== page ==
Initial clinical experience of real-time three-dimensional echocardiography in patients with ischemic and idiopathic dilated cardiomyopathy

Takahiro Shiota*, Patrick M. McCarthy, Richard D. White, Jian Xin Qin, Neil L. Greenberg, Scott D. Flamm, James Wong, James D. Thomas

*Corresponding author for this work

Research output: Contribution to journalArticlepeer-review

82 Scopus citations

Abstract

The geometry of the left ventricle in patients with cardiomyopathy is often sub-optimal for 2-dimensional ultrasound when assessing left ventricular (LV) function and localized abnormalities such as a ventricular aneurysm. The aim of this study was to report the initial experience of real- time 3-D echocardiography for evaluating patients with cardiomyopathy. A total of 34 patients were evaluated with the real-time 3D method in the operating room (n = 15) and in the echocardiographic laboratory (n = 19). Thirteen of 28 patients with cardiomyopathy and 6 other subjects with normal LV function were evaluated by both real-time 3-D echocardiography and magnetic resonance imaging (MRI) for obtaining LV volumes and ejection fractions for comparison. There were close relations and agreements for LV volumes (r = 0.98, p <0.0001, mean difference = -15 ± 81 ml) and ejection fractions (r = 0.97, p <0.0001, mean difference = 0.001 ± 0.04) between the real-time 3D method and MRI when 3 cardiomyopathy cases with marked LV dilatation (LV end-diastolic volume >450 ml by MRI) were excluded. In these 3 patients, 3D echocardiography significantly underestimated the LV volumes due to difficulties with imaging the entire LV in a 60°x 60°pyramidal volume. The new real-time 3D echocardiography is feasible in patients with cardiomyopathy and may provide a faster and lower cost alternative to MRI for evaluating cardiac function in patients.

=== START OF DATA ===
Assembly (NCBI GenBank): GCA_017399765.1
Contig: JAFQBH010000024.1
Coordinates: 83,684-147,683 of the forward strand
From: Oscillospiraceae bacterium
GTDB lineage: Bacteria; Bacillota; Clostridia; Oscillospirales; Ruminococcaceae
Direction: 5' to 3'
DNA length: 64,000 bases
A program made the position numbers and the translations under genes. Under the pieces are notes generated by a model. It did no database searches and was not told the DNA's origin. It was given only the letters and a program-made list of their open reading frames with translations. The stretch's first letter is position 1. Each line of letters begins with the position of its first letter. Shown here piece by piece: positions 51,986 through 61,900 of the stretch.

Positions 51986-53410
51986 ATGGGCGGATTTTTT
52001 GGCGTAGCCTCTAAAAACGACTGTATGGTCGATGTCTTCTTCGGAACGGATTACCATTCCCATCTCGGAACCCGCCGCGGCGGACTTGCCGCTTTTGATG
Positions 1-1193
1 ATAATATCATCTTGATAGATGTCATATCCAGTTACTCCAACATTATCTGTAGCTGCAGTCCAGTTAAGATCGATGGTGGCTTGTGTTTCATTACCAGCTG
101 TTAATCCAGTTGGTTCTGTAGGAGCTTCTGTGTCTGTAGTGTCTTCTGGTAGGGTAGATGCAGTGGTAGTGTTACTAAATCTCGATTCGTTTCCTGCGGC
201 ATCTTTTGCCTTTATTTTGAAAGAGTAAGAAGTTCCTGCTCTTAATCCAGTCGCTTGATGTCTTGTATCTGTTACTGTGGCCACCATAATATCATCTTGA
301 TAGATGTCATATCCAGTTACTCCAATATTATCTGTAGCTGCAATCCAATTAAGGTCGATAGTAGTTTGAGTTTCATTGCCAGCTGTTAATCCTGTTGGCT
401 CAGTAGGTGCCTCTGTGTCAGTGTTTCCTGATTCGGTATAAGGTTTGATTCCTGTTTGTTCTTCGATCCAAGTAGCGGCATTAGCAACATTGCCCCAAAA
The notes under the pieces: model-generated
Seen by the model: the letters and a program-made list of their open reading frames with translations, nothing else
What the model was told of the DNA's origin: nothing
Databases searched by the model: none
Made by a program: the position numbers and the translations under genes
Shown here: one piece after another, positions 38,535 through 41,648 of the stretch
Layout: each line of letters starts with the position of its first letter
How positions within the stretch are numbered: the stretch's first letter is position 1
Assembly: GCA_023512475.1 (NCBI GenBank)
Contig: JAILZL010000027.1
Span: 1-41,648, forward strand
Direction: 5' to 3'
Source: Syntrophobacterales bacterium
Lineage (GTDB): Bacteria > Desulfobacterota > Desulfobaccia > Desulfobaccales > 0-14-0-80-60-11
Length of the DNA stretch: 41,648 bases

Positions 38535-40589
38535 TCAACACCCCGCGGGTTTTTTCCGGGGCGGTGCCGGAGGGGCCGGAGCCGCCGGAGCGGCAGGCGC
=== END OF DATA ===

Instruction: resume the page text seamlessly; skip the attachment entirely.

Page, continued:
Original languageEnglish (US)
Pages (from-to)1068-1073
Number of pages6
JournalAmerican Journal of Cardiology
Volume84
Issue number9
DOIs
StatePublished - Nov 1 1999

ASJC Scopus subject areas

  • Cardiology and Cardiovascular Medicine

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